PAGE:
Gait & Posture 02/2015; 41(3). DOI:10.1016/j.gaitpost.2015.02.002 · 2.75 Impact Factor
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    ABSTRACT: The objective of this paper is to estimate the risk of reaching well-established disability milestones after withdrawal of natalizumab (NTZ) due to concern about the risk of progressive multifocal leukoencephalopathy in patients with multiple sclerosis (MS). Data from 415 patients with MS followed-up for six years after starting NTZ were collected from seven tertiary MS centers. The risk of disability worsening, i.e. reaching Expanded Disability Status Scale (EDSS) scores of 4.0 or 6.0, and the likelihood of experiencing a disability reduction of one EDSS point (or more), were assessed by propensity score-adjusted analyses in patients who discontinued and in those still on treatment at the end of follow-up. A total of 318 patients who received standard NTZ treatment without experiencing evidence of disability worsening in the first two years were included in the six-year follow-up analysis, with 196 (61.6%) still on treatment and 122 (38.4%) discontinuing after a median time of 3.5 years. Patients in the discontinuing group had a more than two-fold increased risk of disability worsening (p = 0.007), and a 68% decreased likelihood of experiencing disability reduction (p = 0.009) compared with the continuing group. While discussing the overall risk/benefit profile of NTZ, patients should be advised that, in case of treatment discontinuation, the risk of disability worsening is one in three, and increases to one in two if the EDSS score at NTZ start is above 3.0. © The Author(s), 2015.
    Multiple Sclerosis 02/2015; DOI:10.1177/1352458515570768 · 4.82 Impact Factor
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    ABSTRACT: The humanized monoclonal alpha4-integrin antibody Natalizumab (NTZ) (Tysabri(©) , Biogen Idec, Cambridge, MA, USA) has shown to be effective in multiple sclerosis (MS) therapy; however, the interruption of the drug has been related to a disease restart. This risk has to be carefully considered in case of accidental or desired pregnancies. To report the risk of disease restart in patients who interrupted NTZ because of pregnancy and discuss the implication of NTZ choice in female childbearing patients with MS. Clinical histories and MRI images of four pregnant women with MS who interrupted NTZ. Despite pregnancy is usually related with disease stability, the cases presented here showed an abrupt increase of disability with high number of MRI lesions, some of them with a mass effect. We recommend that female patients on childbearing age must be informed before starting NTZ treatment of the risk of a return of disease activity when the drug is discontinued. The risk occurs even during pregnancy a condition that is considered as protective for women with MS. © 2015 John Wiley & Sons A/S. Published by John Wiley & Sons Ltd.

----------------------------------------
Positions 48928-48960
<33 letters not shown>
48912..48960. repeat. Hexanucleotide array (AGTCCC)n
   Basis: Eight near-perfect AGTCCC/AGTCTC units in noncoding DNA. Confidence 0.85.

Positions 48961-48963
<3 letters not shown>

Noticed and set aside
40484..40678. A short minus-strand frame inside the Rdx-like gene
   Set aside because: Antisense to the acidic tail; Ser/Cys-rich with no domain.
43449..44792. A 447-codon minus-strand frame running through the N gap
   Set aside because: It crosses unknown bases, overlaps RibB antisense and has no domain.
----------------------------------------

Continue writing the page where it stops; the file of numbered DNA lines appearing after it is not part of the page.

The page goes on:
Acta Neurologica Scandinavica 01/2015; 131(5). DOI:10.1111/ane.12364 · 2.40 Impact Factor
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    ABSTRACT: Dear Sirs,The so-called “far transfer effect” or “transfer of training” refers to the occurrence of transferring improved performance in a specific function to different untrained functional domains. This implies little overlap between situations, being the original and transfer settings dissimilar [1].Commercial video games may provide integrated and adaptable training paradigms in which a transfer effect to executive functions (e.g.: problem solving, planning, reasoning, working memory or multitasking) can be achievable [2-4].Task-specific training using video games is emerging as a feasible approach for enhancing multitasking skills in older adults, and even for recovering motor and cognitive functions in patients affected by neurological diseases, such as multiple sclerosis (MS). Emerging evidence supports the use of computer-assisted and video game-based cognitive rehabilitation to enhance working memory, complex attention function, visuo-constructive performance and even cognitiv ...